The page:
Boston Celtics: Entire Starting Lineup Cracks SI Top 100

Feb 25, 2016; Boston, MA, USA; Boston Celtics forward Jae Crowder (left) and guard Avery Bradley (0) celebrate against the Milwaukee Bucks during the first half at TD Garden. Mandatory Credit: Mark L. Baer-USA TODAY Sports

Mandatory Credit: Mark L. Baer-USA TODAY Sports

Find out where the Boston Celtics’ starters landed in SI’s Top 100 Players ranking

Every year Sports Illustrated releases an in-depth list of the top-100 players in the NBA heading into the year. Just like any list, there are snubs and players who seem to be ranked way too high. The exception for this year is the Boston Celtics.

All five starters on the Celtics cracked the top 100. It’s a testament to the rebuilding job done by Danny Ainge and Brad Stevens. It’s also signifying that Boston Celtics basketball is back. The Celtics are no longer seen as a bottom-dweller in the East.

The notion that Boston is going to flourish this season has been a widespread belief since they were able to ink Al Horford this summer. However, comparing Boston’s starting lineup to other team’s, then also looking at their depth, it makes sense why there is so much hype surrounding them.

Of course, the ranking is nothing more than mere fun. It doesn’t really mean anything in the grand scheme of things, although it should still instill a lot of confidence in Celtics’ fans and media to know how others perceive the talent of the Celtics’ starting lineup.

Here’s a look at where each player fell on the list. I’ll also look at a couple of players who could have been ranked higher or lower than the respective player, as well.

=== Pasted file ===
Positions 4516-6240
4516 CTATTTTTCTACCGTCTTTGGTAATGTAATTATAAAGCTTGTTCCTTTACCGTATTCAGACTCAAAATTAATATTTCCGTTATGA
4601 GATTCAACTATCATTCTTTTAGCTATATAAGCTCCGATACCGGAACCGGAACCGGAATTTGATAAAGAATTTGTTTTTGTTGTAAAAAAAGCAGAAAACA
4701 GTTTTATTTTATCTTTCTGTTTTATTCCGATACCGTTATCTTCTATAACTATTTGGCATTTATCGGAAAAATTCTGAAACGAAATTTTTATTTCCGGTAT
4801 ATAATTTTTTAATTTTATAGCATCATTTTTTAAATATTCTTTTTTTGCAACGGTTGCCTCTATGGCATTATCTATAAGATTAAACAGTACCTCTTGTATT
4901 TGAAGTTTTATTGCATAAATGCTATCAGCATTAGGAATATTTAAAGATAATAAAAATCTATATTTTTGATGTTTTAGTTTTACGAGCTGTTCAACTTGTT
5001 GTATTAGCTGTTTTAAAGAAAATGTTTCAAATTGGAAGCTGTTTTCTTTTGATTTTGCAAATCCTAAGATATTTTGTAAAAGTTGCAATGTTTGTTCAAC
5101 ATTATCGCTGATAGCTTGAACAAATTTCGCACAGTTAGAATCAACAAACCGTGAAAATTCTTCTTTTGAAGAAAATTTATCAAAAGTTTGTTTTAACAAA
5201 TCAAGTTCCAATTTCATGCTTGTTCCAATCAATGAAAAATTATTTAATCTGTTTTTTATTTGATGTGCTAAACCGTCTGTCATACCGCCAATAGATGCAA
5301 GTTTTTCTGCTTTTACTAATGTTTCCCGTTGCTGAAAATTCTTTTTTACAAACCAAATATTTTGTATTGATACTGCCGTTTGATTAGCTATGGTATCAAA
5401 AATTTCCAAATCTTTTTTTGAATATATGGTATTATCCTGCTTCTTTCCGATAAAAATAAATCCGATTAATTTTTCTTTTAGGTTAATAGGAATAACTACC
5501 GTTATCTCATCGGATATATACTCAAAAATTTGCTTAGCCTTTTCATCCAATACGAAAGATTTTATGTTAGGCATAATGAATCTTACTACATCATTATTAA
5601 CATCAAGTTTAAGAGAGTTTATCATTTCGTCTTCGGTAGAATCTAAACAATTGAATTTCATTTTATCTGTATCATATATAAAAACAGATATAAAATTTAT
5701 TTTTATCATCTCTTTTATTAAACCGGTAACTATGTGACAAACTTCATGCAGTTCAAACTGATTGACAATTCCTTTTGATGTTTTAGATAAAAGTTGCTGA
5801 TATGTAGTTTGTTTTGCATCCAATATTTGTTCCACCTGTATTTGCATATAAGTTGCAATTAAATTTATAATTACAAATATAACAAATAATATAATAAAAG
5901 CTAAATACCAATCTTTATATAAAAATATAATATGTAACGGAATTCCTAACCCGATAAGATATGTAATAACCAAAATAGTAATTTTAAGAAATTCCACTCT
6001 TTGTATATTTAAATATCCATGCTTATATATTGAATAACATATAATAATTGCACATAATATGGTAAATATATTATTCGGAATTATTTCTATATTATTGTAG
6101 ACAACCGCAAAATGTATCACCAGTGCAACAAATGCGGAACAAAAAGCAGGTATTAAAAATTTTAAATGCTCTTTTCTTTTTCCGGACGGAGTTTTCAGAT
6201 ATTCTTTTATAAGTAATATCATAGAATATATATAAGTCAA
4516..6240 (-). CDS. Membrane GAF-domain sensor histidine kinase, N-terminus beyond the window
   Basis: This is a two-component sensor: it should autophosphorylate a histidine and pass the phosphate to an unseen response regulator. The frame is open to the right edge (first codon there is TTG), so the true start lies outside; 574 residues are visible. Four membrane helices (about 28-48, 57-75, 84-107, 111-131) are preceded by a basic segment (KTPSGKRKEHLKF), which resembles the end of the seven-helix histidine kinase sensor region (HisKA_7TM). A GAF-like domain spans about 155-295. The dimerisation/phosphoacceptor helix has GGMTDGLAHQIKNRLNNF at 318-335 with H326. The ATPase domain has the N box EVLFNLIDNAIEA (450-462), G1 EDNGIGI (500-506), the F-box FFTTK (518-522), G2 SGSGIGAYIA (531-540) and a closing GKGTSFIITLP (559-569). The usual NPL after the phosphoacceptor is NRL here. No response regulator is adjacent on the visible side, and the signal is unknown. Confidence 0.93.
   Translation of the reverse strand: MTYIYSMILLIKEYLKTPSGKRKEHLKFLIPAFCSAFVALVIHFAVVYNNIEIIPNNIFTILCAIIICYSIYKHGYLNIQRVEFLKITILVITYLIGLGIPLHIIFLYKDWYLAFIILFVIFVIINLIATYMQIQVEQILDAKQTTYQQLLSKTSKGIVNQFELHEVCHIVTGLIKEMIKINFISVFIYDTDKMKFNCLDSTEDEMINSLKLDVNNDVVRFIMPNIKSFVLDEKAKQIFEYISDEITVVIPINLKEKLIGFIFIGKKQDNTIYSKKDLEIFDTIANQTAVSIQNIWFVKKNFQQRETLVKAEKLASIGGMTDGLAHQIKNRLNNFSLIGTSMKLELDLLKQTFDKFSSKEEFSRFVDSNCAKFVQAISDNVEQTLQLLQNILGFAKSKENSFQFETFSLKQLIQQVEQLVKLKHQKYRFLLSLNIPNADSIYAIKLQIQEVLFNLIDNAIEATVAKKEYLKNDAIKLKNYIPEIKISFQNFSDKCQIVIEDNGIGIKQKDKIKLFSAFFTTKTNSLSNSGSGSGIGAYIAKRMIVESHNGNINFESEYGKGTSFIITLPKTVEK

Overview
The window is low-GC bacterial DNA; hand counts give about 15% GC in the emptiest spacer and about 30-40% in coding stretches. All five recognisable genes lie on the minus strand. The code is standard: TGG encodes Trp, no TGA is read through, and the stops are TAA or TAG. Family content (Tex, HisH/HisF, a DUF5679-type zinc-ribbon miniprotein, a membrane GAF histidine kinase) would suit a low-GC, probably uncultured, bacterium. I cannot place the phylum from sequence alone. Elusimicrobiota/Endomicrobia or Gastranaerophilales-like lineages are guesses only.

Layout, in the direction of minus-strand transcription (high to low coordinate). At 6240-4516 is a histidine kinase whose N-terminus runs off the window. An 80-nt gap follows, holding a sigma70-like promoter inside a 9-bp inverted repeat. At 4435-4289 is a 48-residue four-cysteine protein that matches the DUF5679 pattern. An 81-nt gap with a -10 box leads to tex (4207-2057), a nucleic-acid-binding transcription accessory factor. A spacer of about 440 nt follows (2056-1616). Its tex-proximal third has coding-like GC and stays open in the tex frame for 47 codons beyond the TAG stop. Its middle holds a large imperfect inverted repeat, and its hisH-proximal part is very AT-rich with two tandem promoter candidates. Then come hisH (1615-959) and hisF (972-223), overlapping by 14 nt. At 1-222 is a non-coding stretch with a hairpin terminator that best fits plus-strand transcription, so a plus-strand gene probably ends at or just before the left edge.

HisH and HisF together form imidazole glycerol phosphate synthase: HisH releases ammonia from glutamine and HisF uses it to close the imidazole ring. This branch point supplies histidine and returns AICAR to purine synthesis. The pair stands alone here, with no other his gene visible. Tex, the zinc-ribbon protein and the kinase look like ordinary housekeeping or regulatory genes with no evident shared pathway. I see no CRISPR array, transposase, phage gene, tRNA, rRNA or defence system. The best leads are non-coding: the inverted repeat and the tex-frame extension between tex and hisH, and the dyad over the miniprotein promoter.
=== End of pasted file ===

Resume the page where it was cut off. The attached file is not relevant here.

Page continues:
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Mandatory Credit: Bob DeChiara-USA TODAY Sports

No. 86 – Amir Johnson

2015/16 Stats: 7.3 PPG, 6.4 RPG, 1.1 BPG

This ranking surprised me. I didn’t think Amir Johnson would crack the list because he’s not a huge part of the Celtics’ offense and he doesn’t put up gaudy numbers. He’s a solid rebounder and defender, and playing next to Al Horford should help his game tremendously, but Amir Johnson has never jumped off the sheet at me during his career.

85.2 percent of his shots come from inside 10 feet and he’s not a reliable three-point shooter. Johnson only connected on 23.3 percent of his threes. Sure, he was the most reliable scorer in the paint for Boston last season, however he only attempted 5.4 shots per game and was mostly a decoy on offense.

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Johnson did step up in the postseason, though. His per game averages went up to 8.5 points, 7.2 rebounds and 1.3 blocks. Not to mention he also led the playoffs in field-goal percentage by shooting 71 percent. It’s evident that Johnson can adapt to any role given to him, and the ability to put up bigger numbers is there, as well.

Although, that’s never been his game. He’s a big body in the middle who is an extremely effective scorer in the paint but doesn’t space the floor as well as most other big men. Simply put, Johnson is an old-school big man. He’s not flashy with highlight dunks and threes, but he does all the little things that go unnoticed, and that’s what Boston loves about him.

I can somewhat understand why Johnson made the list. He’s not a bad player by any means, he just doesn’t put up great numbers in his minimal role. To be fair, he did average a double-double per 36 minutes, showcasing his production. However, I expected him to be a little lower down, in the mid-90s.

Notable Players Behind Johnson: Kenneth Faried (87), Enes Kanter (88), Kent Bazenore (90), Bismack Biyombo (91)

Notable Players Ahead of Johnson: N/A

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Mandatory Credit: Mark L. Baer-USA TODAY Sports

No. 72 – Avery Bradley

2015/16 Stats: 15.2 PPG, 2.9 RPG, 1.5 SPG

Being named to the NBA All-Defensive First Team helped skyrocket Avery Bradley into the top-100. While some may argue that Bradley should be a little higher due to his defensive abilities, number 72 is about where I expected him to land.